Preview: Fat Git Theatre’s “Uninvited”

at the Capital Studio, Saturday 9th June 2012

Fat Git Theatre’s last production, The Nose, was created in a short space of time, and its haphazard and pop-up feel reflected that. Their new show Uninvited, however, has been a year in the making and comes across as a far more accomplished piece of theatre, marrying the absurdity of the company’s style with a more complete narrative whilst taking some hilariously funny turns in the process.

In the piece, based on Peter Mortimer’s novella of the same name, a man comes home from work one day to find a stranger in his house. His daily routine is utterly shattered by the intruder, who initially simply sits silently in order to upset his host. Soon, however, a latent violence manifests itself into something far darker as the protagonist’s world is utterly shattered.

I worry somewhat about the nihilism of the story – there’s very little optimism in its conclusion – but thankfully Josh Roche has directed it in such a way that the overriding tone is one of comedy. In his portrayal of the central character (named ‘Me’), Josh Goulding is hilarious, showing a man so set in his ways that it makes sense that this break-in causes a break-down. This man is excruciatingly dull, and it initially seems like this event will pull him out of his reverie to engage better with the world around him.

In Roche’s production, the man’s only friends are the Bouffons (Edward Davis, Kate Pearse and Emma Jane Denly), who are part of his beige and nondescript furniture. His house is his castle, and these his guards at the gates. In a world where the private sphere is being constantly encroached upon and violated, it makes sense that the only comfort here is found behind closed doors and in the purity of one’s own thoughts. We hate this figure for his small-mindedness, but it’s hard not to feel sympathy for him.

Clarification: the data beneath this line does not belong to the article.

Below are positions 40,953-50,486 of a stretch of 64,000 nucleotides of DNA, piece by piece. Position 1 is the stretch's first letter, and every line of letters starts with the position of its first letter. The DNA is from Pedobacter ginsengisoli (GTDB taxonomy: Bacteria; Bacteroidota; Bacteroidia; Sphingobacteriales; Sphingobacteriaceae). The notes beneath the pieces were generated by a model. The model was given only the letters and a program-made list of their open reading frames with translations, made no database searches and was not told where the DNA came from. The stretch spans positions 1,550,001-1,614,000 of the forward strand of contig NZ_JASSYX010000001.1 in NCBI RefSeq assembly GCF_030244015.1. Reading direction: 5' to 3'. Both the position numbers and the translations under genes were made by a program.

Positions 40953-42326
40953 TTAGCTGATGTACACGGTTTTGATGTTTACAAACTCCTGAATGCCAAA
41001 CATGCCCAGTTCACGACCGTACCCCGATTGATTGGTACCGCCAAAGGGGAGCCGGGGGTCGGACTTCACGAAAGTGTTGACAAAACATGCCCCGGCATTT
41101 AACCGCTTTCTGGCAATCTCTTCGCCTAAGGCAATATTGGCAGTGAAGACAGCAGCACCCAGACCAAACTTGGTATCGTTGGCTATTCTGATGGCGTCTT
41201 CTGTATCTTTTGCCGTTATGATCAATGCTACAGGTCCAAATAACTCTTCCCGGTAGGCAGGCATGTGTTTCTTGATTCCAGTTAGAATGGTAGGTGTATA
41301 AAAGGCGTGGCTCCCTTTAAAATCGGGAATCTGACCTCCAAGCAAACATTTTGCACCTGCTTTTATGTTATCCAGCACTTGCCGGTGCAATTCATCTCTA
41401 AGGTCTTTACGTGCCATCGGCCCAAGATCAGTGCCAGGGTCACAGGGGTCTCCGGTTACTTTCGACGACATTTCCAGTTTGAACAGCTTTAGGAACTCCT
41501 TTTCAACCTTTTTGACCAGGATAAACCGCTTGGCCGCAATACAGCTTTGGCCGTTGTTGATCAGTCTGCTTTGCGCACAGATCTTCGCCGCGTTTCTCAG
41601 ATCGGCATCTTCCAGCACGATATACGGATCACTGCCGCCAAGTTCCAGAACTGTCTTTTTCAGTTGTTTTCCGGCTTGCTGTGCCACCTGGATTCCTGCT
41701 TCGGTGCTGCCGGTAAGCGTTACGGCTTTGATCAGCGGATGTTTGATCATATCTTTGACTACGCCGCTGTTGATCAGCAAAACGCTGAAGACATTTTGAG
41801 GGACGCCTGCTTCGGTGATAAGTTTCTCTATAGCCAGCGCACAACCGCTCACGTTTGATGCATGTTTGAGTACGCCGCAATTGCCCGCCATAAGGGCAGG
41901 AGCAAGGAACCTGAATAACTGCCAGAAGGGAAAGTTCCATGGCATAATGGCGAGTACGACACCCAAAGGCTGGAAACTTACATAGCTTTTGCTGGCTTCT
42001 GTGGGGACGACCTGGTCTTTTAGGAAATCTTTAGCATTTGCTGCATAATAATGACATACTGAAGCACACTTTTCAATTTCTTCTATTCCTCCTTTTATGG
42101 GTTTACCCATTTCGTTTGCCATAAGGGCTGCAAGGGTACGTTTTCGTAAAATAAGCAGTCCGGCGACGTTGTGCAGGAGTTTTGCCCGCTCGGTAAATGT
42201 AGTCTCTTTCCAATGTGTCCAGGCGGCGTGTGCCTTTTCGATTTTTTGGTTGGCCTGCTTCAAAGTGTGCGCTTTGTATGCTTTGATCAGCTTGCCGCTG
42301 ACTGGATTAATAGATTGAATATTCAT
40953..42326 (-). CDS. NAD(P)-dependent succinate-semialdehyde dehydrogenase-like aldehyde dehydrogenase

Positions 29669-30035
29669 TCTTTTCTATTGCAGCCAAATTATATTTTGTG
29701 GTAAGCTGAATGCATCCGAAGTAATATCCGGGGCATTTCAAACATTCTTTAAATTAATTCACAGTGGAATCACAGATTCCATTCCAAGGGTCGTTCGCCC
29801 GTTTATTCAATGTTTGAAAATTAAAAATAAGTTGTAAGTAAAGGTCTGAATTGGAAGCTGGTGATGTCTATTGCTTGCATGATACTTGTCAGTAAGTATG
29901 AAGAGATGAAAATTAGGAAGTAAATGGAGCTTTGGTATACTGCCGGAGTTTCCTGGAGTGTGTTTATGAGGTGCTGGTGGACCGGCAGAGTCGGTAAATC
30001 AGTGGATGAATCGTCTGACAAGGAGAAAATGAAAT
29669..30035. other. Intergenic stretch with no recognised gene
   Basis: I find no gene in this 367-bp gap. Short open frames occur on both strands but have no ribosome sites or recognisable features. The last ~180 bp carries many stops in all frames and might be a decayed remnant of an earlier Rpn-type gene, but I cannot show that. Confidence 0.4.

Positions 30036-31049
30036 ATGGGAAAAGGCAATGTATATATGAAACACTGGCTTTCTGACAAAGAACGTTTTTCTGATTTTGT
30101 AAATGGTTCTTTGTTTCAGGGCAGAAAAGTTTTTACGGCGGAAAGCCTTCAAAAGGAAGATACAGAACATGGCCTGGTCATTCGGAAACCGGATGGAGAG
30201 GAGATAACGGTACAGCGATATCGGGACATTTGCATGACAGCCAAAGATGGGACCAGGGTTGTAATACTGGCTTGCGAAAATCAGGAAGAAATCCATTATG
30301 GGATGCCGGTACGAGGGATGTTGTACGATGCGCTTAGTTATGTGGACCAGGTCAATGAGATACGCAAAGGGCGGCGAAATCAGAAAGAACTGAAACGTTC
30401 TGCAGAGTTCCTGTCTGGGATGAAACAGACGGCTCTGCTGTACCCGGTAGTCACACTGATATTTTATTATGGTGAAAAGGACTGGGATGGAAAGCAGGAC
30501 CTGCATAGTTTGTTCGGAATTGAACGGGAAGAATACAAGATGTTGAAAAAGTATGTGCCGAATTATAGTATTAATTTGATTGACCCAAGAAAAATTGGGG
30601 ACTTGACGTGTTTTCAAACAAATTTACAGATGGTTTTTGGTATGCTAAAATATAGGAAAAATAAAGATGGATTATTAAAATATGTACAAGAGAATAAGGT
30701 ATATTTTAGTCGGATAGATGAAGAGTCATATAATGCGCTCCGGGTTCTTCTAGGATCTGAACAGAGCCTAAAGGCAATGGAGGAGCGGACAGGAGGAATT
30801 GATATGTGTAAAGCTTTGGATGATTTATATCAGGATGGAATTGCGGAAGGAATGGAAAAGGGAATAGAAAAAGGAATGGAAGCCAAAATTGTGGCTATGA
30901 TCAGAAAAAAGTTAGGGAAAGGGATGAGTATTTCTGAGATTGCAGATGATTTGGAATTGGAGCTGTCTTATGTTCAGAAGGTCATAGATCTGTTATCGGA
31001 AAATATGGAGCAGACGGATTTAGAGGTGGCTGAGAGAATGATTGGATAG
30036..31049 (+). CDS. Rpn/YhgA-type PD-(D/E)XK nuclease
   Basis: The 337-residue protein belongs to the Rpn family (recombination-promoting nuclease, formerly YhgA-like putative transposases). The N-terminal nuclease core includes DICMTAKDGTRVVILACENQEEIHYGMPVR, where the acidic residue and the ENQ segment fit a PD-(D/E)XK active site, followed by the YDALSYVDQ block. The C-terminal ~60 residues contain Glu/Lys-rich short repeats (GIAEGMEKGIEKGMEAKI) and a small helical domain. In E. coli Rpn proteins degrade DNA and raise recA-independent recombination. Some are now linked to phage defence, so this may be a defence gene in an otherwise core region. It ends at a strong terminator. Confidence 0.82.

As the stranger, Joe Boylan is quietly terrifying, saying very little until the climax of the play and stage managing the house to scare the man and play with his paranoia. Fittingly, he is the only normal person in this absurd world. It feels like a little more anticipation of his final horrid act could be useful in order to make us feel more guilty about laughing. These final few moments are a little like a Martin McDonagh play that Ionesco has structured; this isn’t as mad as it sounds, for both writers feed off and send up the absurdity of life, meaning they are happily married here.

Fat Git were a hot ticket at last year’s Edinburgh Fringe, and there’s no doubt they’re on a course for the same trajectory this year. In less than a year, the company’s style has matured in a way which has begun to best use the grotesque to inform a narrative. It’s also thrilling to find yourself thinking about the play for a long time afterwards, for though I found myself in a state of perpetual laughter, Uninvited also does an impressive job of challenging and redefining our expectations.

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